Physicians have long claimed having a dog is healthy and French researchers proved that a dog helps both men and women get dates and cash in a phenomenon known as the "dog effect."
On July 21, Gad Saad, PhD, research chair in evolutionary behavioral sciences and Darwinian consumption at Concordia University in Montreal, Canada, reviewed four studies by Nicolas Guéguen, PhD, a professor of psychology at the University of Bretagne-Sud in France, and colleague Serge Ciccotti in the bimonthly magazine Psychology Today.
The studies were originally published in the journal Anthrozoos in December 2008 and consisted of four experiments - each was carried out with or without a dog. Here they are explained with their results.
1. A man solicited people for money in the street and 9 out of 80 people donated ($0.26/€0.20) to the man without a dog and 28 ($0.31/€0.24) gave to the guy with the dog.
2. The same experiment as #1 except a woman executed the experiment instead of a the man. Twenty-six out of 100 people ($0.31/€0.24) gave to the woman without a dog and 51 ($0.47/€0.36) gave to the lady with the dog.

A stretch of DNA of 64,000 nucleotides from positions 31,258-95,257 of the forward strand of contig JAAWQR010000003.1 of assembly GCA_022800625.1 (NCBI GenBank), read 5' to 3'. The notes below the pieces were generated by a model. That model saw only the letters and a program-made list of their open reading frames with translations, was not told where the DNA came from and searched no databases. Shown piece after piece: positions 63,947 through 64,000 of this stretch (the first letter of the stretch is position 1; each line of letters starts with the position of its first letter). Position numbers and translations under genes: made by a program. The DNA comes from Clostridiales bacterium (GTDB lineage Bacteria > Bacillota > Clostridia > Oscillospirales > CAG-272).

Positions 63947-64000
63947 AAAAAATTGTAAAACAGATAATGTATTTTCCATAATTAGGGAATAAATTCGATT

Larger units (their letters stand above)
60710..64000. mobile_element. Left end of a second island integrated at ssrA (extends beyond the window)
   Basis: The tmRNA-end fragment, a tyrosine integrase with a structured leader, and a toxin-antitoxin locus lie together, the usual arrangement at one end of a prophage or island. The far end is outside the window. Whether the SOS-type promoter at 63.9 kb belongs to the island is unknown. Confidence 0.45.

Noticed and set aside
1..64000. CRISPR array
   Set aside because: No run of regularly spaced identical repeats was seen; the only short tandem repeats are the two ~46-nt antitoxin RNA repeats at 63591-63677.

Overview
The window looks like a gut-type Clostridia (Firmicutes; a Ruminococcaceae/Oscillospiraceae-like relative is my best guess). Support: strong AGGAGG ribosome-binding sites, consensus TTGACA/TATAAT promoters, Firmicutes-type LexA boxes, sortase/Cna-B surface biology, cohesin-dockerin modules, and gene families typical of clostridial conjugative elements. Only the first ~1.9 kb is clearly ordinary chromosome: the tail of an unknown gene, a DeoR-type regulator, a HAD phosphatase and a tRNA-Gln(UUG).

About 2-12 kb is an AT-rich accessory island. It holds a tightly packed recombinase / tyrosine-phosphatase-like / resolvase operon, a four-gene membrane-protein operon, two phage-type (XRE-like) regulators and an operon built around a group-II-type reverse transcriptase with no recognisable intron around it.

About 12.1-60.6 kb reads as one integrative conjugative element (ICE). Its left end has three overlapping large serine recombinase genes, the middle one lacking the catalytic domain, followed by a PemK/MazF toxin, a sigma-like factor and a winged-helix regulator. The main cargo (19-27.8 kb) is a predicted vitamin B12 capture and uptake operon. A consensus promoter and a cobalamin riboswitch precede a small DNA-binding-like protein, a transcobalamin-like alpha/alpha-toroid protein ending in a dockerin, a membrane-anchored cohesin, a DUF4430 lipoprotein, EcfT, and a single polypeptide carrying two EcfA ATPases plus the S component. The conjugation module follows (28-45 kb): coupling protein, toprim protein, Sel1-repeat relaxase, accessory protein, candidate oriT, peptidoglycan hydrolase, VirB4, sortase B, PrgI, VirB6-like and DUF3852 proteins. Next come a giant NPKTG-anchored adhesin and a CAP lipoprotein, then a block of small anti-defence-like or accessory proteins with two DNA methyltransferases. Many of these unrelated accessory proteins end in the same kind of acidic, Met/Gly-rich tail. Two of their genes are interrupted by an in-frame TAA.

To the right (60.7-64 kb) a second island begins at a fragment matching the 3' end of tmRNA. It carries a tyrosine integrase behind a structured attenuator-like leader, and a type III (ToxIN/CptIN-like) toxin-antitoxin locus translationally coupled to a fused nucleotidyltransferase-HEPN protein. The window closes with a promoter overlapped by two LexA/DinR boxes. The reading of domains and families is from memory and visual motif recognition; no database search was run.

3. A man accidentally dropped some coins on the ground, to see if people would help him pick them up. Twenty-three out of 40 people helped the man without the dog as opposed to 35 that helped when the dog was present.
4. Young women were approached on the street and asked for their phone number by a man. Eleven out of 120 gave their numbers to the guy with no dog whereas 34 gave to the guy with the dog.
Guéguen and Ciccotti concluded "that the presence of the dog was associated with a higher rate of helping behavior (experiments 1, 2, 3) and higher compliance with the request of the confederate (experiment 4)."
Saad added, "This is an astonishing finding: a man's likelihood of obtaining a woman's phone number increases three-fold when accompanied by a dog!"
Full study, "Domestic Dogs as Facilitators in Social Interaction: An Evaluation of Helping and Courtship Behaviors": h ttp://www.anthrozoology.org/domestic_dogs_as_facilitators_in_social_interaction_an_evaluation_of_helping_and_courtship_behaviors